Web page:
Economy of St. Louis
The 2011 Gross Metropolitan Product (GMP) of St. Louis was $133.1 billion.1 That makes St. Louis the 21st highest GMP in the United States. According to the 2007 Economic Census, manufacturing in the city conducted nearly $11 billion in business, followed by the healthcare and social service industry with $3.5 billion, professional or technical services with $3.1 billion, and the retail trade with $2.5 billion. The sector employing the largest number of workers in the city was the healthcare sector with 34,000 workers, followed by administrative and support jobs with 24,000 workers, manufacturing with 21,000 workers, and food service with 20,000 workers.2 As of May 2011, the city of St. Louis had approximately 160,000 workers in its labor force with slightly more than 18,500 unemployed, and an unemployment rate of 11.7 percent.3
The rivers of St. Louis play a large role in moving goods, especially bulk commodities such as grain, coal, salt, and certain chemicals and petroleum products. The Port of St. Louis in 2004 was the third-largest inland port by tonnage in the country, and the 21st-largest of any sort.4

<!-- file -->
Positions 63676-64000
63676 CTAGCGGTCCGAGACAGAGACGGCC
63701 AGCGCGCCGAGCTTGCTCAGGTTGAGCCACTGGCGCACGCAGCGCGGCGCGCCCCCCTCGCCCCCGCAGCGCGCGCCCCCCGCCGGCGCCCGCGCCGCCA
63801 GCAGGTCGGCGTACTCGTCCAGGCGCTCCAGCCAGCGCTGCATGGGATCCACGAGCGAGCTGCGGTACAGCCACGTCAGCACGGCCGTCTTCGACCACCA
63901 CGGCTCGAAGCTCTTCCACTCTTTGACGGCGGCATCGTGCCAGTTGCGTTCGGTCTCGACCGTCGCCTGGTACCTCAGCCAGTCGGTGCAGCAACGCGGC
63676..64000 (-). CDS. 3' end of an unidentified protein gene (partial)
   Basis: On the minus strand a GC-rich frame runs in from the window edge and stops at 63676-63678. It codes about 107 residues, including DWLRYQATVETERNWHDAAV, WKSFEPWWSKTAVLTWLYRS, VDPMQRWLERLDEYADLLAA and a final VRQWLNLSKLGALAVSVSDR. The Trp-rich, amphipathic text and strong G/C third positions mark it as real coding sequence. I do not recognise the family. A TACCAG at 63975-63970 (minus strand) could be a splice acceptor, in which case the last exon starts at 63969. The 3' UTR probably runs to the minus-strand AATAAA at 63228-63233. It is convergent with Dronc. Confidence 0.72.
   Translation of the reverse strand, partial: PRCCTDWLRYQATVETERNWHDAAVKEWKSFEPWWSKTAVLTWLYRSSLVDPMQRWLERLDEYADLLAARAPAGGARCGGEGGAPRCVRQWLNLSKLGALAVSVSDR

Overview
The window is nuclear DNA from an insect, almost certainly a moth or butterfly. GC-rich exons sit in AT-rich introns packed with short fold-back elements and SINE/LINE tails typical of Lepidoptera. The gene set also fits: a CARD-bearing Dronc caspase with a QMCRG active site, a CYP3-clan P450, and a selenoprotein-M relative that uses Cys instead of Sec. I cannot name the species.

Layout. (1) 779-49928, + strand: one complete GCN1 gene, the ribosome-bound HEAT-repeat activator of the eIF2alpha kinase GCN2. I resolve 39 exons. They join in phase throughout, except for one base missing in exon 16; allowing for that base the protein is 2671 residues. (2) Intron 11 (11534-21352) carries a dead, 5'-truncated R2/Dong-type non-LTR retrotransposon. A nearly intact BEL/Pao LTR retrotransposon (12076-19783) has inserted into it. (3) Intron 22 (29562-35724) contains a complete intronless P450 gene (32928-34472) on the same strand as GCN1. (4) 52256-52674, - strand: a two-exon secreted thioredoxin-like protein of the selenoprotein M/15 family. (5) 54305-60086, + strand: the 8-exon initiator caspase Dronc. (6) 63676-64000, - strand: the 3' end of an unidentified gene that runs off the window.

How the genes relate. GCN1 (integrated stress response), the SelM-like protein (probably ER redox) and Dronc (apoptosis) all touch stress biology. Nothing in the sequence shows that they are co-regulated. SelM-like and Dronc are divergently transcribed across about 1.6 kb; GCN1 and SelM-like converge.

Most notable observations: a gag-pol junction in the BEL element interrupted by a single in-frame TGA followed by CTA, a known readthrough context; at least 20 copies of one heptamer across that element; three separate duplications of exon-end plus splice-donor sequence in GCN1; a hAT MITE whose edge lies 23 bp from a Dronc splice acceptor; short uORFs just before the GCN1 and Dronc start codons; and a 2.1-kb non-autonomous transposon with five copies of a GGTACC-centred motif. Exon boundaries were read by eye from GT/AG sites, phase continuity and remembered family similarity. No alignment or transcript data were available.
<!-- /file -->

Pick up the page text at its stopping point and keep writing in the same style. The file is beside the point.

Among St. Louis city healthcare employers is BJC HealthCare, which operates both Barnes-Jewish Hospital and St. Louis Children's Hospital in the city. BJC also cooperates with Washington University School of Medicine, a center of medical research that is adjacent to Barnes-Jewish Hospital. Other major employers in the city include the Saint Louis University School of Medicine and Saint Louis University Hospital, another medical research facility and hospital, and Cardinal Glennon Children's Hospital. St. Louis is also home to two companies that produce radiation therapy planning software, CMS, Inc. and Multidata Systems International.
- "U.S. Cities With Bigger Economies Than Entire Countries". Retrieved 24 July 2012.
- 2007 Economic Census.
- Bureau of Labor Statistics (May 2011)
- "River Transportation through and to St. Louis". St. Louis Commerce Magazine. 2005. Retrieved 2009-10-04.